Inter-American Convention for the Protection and Conservation of Sea Turtles
This intergovernmental treaty promotes the protection, conservation, and recovery of sea turtles and their habitats.
The Inter-American Convention (IAC) for the Protection and Conservation of Sea Turtles is an intergovernmental treaty that provides the legal framework for countries in the Americas and the Caribbean to take actions for the benefit of sea turtles.
The IAC promotes the protection, conservation, and recovery of sea turtles and the habitats they depend on, based on the best available data and the environmental, socioeconomic, and cultural characteristics of the IAC’s parties.
Six sea turtle species are protected under the IAC:
- Green turtle (Chelonia mydas)
- Hawksbill turtle (Eretmochelys imbricata)
- Kemp's ridley turtle (Lepidochelys kempii)
- Leatherback turtle (Dermochelys coriacea)
- Loggerhead turtle (Caretta caretta)
- Olive ridley turtle (Lepidochelys olivacea)
The 15 contracting parties to the IAC are:
- Costa Rica
- Netherlands (Antilles)
- United States
With the IAC, the parties make a binding commitment to:
- Prohibit deliberate “take” of sea turtles or their eggs (e.g., intentional capture, retention or killing of, and domestic trade in, sea turtles, their eggs, parts or products).
- Comply with the Convention on International Trade in Endangered Species.
- Implement appropriate fishing practices and gear technology to reduce bycatch and entanglement of turtles in all relevant fisheries.
- Use turtle excluder devices on shrimp trawl vessels.
- Designate protected areas for critical turtle habitat.
- Restrict human activities that could harm turtles.
- Promote of sea turtle research and education.
The treaty applies to all of the parties’ territorial waters and flagged vessels. It covers the Pacific and Atlantic Oceans, including the Caribbean Sea and the Gulf of Mexico.
Marine turtle conservation is critical to biodiversity.
Several turtle species play important roles in the ecosystems they inhabit. For instance, hawksbill turtles only eat specific varieties of coral sponges, allowing rarer species to become established and promoting a healthy, diverse coral reef ecosystem. Green turtles are the only herbivorous marine turtles, transfer nutrients from nutrient-rich areas like sea grass beds to nutrient-poor ecosystems like nesting beaches.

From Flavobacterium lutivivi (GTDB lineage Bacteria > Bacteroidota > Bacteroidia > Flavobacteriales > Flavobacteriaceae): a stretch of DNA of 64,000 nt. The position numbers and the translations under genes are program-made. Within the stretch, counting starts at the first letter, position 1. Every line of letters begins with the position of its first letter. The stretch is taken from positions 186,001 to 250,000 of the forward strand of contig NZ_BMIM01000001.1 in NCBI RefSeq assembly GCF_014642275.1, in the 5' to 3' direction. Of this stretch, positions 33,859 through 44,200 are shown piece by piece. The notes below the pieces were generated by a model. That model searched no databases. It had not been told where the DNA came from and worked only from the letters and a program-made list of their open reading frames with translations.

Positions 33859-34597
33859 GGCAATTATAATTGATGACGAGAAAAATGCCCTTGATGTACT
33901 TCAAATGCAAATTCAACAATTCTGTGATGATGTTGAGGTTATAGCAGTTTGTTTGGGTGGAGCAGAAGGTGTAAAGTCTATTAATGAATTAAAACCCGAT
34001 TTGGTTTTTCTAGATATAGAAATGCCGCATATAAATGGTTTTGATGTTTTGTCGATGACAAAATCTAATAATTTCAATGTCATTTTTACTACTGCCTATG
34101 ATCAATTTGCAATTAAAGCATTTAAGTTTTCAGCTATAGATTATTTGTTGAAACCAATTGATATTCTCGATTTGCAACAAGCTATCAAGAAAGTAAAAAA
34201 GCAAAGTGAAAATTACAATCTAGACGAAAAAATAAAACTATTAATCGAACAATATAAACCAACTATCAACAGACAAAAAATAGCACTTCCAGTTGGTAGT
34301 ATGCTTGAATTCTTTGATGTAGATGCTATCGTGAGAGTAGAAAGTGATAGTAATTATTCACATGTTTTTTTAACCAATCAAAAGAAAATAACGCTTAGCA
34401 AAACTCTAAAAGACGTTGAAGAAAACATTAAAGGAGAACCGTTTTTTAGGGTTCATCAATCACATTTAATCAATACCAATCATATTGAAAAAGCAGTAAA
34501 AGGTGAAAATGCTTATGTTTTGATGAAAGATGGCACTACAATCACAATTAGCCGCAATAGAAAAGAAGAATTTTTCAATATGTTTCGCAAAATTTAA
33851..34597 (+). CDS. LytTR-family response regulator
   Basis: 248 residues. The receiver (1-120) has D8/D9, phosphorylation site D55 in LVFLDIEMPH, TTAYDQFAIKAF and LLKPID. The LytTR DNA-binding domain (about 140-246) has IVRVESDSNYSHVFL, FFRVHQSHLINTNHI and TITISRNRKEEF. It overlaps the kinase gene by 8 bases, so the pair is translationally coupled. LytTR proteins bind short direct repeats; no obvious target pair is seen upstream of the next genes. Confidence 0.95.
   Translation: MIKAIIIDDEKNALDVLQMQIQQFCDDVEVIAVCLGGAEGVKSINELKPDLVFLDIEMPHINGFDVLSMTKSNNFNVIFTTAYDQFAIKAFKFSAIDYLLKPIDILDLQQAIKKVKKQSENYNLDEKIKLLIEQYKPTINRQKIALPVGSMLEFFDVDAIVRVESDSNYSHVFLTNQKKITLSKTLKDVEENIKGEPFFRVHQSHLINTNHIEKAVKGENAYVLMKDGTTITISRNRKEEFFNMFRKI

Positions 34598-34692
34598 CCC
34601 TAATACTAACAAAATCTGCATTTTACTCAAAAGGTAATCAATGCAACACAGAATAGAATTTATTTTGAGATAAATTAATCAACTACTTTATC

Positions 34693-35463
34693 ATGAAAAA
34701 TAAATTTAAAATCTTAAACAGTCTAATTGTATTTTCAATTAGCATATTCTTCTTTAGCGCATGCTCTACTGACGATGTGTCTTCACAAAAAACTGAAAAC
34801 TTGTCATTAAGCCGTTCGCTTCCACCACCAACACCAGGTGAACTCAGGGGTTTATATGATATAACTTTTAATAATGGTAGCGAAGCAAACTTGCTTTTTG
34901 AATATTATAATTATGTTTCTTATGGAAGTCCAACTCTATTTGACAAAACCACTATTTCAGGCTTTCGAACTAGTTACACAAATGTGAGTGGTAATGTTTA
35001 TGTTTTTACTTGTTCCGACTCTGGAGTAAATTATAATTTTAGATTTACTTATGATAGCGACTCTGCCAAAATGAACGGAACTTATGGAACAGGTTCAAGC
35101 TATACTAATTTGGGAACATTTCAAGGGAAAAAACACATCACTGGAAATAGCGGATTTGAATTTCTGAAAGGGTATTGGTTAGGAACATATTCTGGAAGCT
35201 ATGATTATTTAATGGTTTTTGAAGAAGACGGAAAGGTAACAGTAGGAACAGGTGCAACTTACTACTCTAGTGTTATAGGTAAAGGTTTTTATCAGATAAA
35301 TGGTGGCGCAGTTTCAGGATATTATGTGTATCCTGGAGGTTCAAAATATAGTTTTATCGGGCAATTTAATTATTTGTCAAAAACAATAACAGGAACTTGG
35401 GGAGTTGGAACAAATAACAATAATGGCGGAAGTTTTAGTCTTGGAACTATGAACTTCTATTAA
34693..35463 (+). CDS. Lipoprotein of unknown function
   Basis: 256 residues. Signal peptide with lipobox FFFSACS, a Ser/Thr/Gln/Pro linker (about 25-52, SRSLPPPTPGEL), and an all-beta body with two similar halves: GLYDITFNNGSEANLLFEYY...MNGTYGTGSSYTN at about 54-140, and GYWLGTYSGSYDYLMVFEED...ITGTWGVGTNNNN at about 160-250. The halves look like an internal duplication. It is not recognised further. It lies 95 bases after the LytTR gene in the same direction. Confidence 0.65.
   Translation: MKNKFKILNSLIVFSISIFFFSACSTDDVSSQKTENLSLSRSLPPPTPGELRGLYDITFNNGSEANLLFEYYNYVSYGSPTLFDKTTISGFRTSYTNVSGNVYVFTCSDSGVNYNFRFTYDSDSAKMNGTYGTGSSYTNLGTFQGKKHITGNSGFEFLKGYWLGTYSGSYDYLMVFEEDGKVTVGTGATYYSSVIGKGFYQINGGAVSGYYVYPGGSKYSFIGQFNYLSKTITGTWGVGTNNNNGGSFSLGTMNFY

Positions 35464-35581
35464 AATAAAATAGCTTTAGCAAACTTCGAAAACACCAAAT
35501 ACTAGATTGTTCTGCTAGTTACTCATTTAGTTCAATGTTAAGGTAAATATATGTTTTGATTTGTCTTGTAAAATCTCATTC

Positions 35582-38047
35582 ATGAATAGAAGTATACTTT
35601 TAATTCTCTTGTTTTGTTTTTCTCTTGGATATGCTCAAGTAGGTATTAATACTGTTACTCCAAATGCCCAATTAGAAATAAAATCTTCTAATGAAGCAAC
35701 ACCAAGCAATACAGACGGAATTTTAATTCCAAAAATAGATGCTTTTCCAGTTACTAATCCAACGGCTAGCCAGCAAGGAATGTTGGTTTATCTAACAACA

Because of their importance and quickly falling populations, all six species of sea turtle found in U.S. waters are listed under the Endangered Species Act as either threatened or endangered. (Some species are listed differently in different areas of their range.) But sea turtles are highly migratory, and no single country can protect them alone.
Therefore, sea turtles are given protection at the international level. All six species protected under the IAC are also listed:
- In Appendix I of the U.N. Convention on International Trade in Endangered Species, making any trade in turtles and turtle parts illegal.
- On the Red List of the International Union for the Conservation of Nature.
History and Role of the Inter-American Convention
The IAC was developed through international negotiating sessions and was opened for signature on December 1, 1996. Upon the signature of the eighth state in 2001, the treaty entered into force. It is open for accession by any state in the Americas and the Caribbean. The Convention operates through biennial Conferences of the Parties, during which member states discuss ongoing (and propose new) joint work to protect and conserve sea turtles. Among the measures encouraged by the Convention are:
- Capacity building and technology transfer to parties.
- Teaching the public about sea turtle conservation.
- Developing joint research programs.
- Cooperating with international organizations.
- Creating observer programs to monitor the implementation of the treaty.
- Reducing sea turtle bycatch in fisheries.
- Monitoring parties’ compliance with the Convention and its resolutions, including exceptions for coastal communities’ traditional livelihood.
- Member states are required to report annually on their activities supporting the IAC.
Other International Environmental Agreements
While the IAC is a stand-alone legal instrument, it works with many other international environmental agreements:
- The U.N. Convention on the Conservation of Migratory Species of Wild Animals (also known as the CMS or Bonn Convention), which encourages collaboration at the regional level. The CMS’s Appendices I and II list lists all western hemisphere marine turtle species.
- The Specially Protected Areas and Wildlife Protocol. Annex II of the protocol lists all six species of Caribbean sea turtle.
- The Convention for the Protection and Development of the Marine Environment of the Wider Caribbean Region (known as the Cartagena Convention).
- The Cartagena Convention and the SPAW Protocol, supported by the U.N. Caribbean Environment Programme, also collaborate fully with the Wider Caribbean Sea Turtle Conservation Network.
The success of the IAC also depends on a wide range of actors, including the academic community, nongovernmental organizations, local stakeholders, and all levels of government and civil society.